Clean water key to health in hundreds of communities

Leptospirosis was one of the causes of death after Hurricane María.  The disease, which is transmitted by the bacteria Leptospira found in the urine of infected animals, rats, dogs, cows, pigs and other wild animals, can live in water and soil for weeks or months, according to the U.S. Centers for Disease Control and Prevention.

Once a person is infected with the bacteria it can be deadly as it can lead leads to kidney and liver damage and meningitis. However, the disease can be treated effectively with antibiotics if caught early on, according to Leslie Maas, Director of the Clean Water Project of the Puerto Rico Science and Technology Trust.  Maas explained the disease often goes untreated until too late because the symptoms can be easily mistaken for other diseases such as dengue, chikunguya and zika among others. 

The risk of this disease as well as others transmitted by unsafe water prompted the Science and Technology Trust of Puerto Rico to establish the Clean Water Project in the aftermath of Hurricane Maria. This initiative started out small last October with the distribution of 320 Kohler water filters to homes with donations made a group from California called Puerto Ricans in Action.

Before launching the initiative, the Clean Water Project wanted Kohler to conduct tests.  “We needed to make sure that the filters could be effective against leptospirosis,” explained Maas. Kohler certified the filter as 99% effective in eliminating the leptospirosis bacteria.

For months on end after Hurricane Maria, hundreds of communities around the island lacked a safe water source since there was no electricity to distribute water from treatment plants in many of the hilly parts of Puerto Rico. People began to collect water from springs and rivers.  Compounding the risks faced by the population at the time, the health system was overburdened and lacked basic resources that may have led to the misdiagnosis of several reported cases of leptospirosis in the first weeks after the hurricane struck the island last September.

No one knows for certain the number of leptospirosis cases that may have existed after the hurricane or how many of them ended in death.  Maas pointed to data from the World Health Organization that indicates that in the aftermath of a hurricane or massive flooding leptospirosis cases tend to spike.

The initial concern was leptospirosis, yet as the Project’s volunteers encountered the first affected communities, they understood that the risk of unsafe water sources went beyond infection with leptospirosis, said Mari Olga Mendoza, Project Manager for the Clean Water Project. They looked for additional funding and submitted a grant proposal to United for Puerto Rico.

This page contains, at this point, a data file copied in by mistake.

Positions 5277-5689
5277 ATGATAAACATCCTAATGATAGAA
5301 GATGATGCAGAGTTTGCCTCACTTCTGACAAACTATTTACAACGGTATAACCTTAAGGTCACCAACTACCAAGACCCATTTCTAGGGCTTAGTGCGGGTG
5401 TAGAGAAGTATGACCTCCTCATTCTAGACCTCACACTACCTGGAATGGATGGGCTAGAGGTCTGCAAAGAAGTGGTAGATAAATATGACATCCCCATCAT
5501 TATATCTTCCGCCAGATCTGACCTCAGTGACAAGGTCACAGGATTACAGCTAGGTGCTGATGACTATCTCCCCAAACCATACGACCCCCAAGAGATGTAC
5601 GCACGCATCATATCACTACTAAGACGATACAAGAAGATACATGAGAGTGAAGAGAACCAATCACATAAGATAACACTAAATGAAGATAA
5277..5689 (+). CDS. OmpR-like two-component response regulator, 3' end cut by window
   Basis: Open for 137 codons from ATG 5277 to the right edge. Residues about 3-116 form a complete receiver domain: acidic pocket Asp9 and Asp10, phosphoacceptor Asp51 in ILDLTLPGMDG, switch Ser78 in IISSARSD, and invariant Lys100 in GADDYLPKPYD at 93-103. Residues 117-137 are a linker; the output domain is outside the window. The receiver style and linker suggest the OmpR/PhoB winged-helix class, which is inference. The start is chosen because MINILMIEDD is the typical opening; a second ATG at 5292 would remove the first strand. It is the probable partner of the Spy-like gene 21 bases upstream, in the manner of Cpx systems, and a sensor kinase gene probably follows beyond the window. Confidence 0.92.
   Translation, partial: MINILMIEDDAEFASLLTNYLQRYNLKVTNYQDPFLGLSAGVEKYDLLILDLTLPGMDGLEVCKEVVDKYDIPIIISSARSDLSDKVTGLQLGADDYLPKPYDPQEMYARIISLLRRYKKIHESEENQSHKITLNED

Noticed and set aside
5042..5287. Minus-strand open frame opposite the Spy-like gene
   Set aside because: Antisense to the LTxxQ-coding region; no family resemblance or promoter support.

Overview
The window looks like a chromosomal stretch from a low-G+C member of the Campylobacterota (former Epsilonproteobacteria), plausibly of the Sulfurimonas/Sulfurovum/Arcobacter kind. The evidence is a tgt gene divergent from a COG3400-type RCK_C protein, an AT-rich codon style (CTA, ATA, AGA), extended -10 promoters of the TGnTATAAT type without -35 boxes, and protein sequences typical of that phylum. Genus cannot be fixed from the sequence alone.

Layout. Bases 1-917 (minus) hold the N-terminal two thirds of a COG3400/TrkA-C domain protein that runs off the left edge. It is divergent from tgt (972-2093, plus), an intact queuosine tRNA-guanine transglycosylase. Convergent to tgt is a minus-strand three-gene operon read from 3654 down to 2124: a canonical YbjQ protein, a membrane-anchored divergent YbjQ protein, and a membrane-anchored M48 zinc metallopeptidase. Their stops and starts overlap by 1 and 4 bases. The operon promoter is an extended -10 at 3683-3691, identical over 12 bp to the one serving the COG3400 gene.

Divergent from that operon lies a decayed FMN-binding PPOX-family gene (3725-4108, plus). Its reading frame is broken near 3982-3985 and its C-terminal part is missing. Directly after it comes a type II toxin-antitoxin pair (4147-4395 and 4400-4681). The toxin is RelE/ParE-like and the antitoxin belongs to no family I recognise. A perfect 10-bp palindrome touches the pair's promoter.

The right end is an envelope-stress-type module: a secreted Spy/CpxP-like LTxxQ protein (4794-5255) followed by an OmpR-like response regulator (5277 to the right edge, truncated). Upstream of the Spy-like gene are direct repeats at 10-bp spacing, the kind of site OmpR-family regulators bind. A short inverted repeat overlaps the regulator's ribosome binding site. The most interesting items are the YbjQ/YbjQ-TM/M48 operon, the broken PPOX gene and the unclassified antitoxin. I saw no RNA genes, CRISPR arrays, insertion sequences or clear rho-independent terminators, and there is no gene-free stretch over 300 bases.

Understanding the need for such a project, the board of United for Puerto Rico approved a $1.9 million grant to expand the Clean Water Project’s reach. “Access to clean and safe water is a priority for United for Puerto Rico.  The grant made to the Clean Water Project ensures that these families will have a source of clean water regardless if another hurricane hits us.  And even if it does not hit us, there are still communities in which water service has not been restored, nearly a year after the hurricane struck,” said Mariely Rivera, Executive Director of United for Puerto Rico.

With the additional funds, Maas and Mendoza explained that the Clean Water Project will be able to impact more than 30,000 households with filters, providing potable water for approximately 180,000 citizens of Puerto Rico. Beyond distributing the filters, project volunteers and employees are also educating communities about safe water use, the use of the filters and in some cases collecting water samples and conducting surveys of water borne diseases. To expand their reach, they have also joined forces with 330 Primary Health Centers, the Corporación de Servicios Médicos and H2O Worldwide.

As soon as they received the funds from United for Puerto Rico, they were able to hold the first massive event in February in the town of Utuado, in Puerto Rico’s mountainous center.  Word of the event spread quickly and by 6 am, there were 100 people waiting in line for the filters. At the time, five months after the hurricane, most of the community lacked a safe and reliable water supply and had no power service.  Six hundred water filters were distributed that day, according to Maas.

The work continues.  “We have a list of 239 community non- PRASA systems on which we are focusing as a priority,” explained Maas.  These are community run systems that are not served by the Puerto Rico Aqueduct and Sewer System (PRASA) and which historically have been known for higher counts of fecal coliforms and other contaminants.

Mendoza explained the process of reaching residents in those communities is time consuming.  They first contact the community leader who runs the system, then they organize an event in the community to explain the importance of safe water and distribute the water filter and explain how to use it.  Often, they find they need to go from home to home.

“With this grant, we will now be able to provide a safe alternative to thousands of people through the Clean Water Project,” said the Executive Director of United for Puerto Rico.

The concern is warranted, according to Maas.  The first tests made by the Clean Water Project indicate high levels of fecal coliform in samples collected so far. For more information, you can access The Clean Water Project is part of the Brain Trust for Tropical Disease Prevention Program of the Trust.

icrossingAdminClean water key to health in hundreds of communities